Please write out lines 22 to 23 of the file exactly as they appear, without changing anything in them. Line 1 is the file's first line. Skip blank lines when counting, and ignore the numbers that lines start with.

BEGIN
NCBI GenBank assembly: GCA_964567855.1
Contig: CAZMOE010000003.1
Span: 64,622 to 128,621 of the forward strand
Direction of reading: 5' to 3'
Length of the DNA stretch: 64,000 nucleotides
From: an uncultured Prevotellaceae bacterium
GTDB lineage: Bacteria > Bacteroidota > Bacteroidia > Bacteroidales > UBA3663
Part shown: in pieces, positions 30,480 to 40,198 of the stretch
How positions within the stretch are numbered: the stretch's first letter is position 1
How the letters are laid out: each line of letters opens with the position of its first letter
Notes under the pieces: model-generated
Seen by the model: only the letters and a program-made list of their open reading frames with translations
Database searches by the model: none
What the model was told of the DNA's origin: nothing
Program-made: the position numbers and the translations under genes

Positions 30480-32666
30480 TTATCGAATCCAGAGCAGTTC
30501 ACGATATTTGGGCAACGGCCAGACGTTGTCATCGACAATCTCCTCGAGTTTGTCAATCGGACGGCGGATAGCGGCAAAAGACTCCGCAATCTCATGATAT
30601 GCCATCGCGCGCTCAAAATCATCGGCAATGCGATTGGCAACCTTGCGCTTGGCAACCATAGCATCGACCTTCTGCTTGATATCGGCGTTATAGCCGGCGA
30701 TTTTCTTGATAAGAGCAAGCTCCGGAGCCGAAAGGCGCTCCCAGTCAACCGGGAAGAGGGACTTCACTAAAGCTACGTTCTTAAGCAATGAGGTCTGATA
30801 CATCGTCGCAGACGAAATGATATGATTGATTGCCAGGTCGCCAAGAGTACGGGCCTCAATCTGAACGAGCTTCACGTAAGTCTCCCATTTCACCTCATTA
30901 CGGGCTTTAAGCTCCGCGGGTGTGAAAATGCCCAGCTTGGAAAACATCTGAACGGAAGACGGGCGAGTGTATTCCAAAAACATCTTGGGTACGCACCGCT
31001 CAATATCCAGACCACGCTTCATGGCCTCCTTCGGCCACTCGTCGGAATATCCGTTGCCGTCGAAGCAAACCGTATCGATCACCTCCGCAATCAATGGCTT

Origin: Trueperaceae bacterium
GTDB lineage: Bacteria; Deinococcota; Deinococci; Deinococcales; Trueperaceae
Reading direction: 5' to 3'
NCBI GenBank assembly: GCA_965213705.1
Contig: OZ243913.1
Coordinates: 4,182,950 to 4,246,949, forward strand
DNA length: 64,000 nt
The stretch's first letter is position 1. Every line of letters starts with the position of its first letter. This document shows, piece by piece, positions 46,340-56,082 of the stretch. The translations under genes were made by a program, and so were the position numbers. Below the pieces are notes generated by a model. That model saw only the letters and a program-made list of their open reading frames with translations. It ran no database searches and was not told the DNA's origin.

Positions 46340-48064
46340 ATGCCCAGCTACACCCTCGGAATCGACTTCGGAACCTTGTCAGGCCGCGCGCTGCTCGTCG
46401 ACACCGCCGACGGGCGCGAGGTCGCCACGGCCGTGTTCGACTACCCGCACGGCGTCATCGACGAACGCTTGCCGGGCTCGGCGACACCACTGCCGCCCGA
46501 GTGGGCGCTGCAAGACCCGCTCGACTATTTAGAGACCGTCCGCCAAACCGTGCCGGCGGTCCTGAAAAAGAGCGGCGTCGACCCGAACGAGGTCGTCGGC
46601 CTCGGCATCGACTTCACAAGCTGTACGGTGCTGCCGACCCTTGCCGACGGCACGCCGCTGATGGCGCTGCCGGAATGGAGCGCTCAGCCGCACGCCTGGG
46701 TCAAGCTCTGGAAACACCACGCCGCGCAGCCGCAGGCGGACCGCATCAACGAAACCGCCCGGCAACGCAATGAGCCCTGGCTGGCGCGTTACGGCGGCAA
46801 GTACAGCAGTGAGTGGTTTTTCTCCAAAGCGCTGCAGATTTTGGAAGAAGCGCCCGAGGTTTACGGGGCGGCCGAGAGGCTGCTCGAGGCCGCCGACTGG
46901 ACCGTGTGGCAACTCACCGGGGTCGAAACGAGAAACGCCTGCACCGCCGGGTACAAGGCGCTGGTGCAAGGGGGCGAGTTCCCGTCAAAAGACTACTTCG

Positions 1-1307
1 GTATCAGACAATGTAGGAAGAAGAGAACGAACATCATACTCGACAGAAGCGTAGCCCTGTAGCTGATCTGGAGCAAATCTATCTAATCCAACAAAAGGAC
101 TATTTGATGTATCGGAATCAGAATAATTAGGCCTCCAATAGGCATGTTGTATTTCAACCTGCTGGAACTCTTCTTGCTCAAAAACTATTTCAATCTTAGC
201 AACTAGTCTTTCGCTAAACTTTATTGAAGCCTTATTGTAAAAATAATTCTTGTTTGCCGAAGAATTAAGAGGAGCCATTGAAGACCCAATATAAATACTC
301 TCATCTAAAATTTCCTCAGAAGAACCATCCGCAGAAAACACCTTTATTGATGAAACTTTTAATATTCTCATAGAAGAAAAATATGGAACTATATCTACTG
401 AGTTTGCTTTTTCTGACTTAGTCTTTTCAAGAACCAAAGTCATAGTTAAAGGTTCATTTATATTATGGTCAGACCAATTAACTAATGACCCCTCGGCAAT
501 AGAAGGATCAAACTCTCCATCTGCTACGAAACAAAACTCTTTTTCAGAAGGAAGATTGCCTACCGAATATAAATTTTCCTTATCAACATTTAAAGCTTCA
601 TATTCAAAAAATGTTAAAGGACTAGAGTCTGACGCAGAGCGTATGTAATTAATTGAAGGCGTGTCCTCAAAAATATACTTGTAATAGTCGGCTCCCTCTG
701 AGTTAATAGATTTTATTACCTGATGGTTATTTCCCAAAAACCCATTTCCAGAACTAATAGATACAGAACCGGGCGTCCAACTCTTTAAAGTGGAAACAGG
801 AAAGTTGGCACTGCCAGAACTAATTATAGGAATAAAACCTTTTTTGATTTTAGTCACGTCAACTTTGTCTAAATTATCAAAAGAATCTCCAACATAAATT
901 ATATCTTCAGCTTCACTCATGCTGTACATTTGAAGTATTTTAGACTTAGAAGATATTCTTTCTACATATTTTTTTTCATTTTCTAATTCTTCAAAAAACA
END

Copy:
30901 CGGGCTTTAAGCTCCGCGGGTGTGAAAATGCCCAGCTTGGAAAACATCTGAACGGAAGACGGGCGAGTGTATTCCAAAAACATCTTGGGTACGCACCGCT
31001 CAATATCCAGACCACGCTTCATGGCCTCCTTCGGCCACTCGTCGGAATATCCGTTGCCGTCGAAGCAAACCGTATCGATCACCTCCGCAATCAATGGCTT